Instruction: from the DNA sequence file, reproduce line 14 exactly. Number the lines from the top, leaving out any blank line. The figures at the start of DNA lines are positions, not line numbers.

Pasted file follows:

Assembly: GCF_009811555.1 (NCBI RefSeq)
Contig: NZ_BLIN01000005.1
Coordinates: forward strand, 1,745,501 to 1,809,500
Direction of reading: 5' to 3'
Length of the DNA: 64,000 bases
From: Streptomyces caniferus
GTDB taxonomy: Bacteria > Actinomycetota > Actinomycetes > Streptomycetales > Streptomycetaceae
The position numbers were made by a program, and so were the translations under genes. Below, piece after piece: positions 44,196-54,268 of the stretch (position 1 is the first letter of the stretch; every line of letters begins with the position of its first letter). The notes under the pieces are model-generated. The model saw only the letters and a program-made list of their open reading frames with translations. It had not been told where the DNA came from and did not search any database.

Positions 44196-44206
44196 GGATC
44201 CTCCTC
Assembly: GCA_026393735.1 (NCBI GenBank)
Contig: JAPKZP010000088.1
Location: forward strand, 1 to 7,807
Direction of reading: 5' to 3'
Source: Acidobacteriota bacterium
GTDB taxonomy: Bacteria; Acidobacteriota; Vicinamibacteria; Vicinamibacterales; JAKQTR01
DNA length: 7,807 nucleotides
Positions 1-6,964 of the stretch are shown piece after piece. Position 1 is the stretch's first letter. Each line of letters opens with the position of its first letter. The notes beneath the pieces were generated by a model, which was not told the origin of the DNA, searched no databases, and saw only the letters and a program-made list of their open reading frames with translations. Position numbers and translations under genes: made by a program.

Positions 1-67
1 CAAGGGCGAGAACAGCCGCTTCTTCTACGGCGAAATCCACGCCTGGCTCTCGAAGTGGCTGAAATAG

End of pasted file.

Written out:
Location: forward strand, 1 to 7,807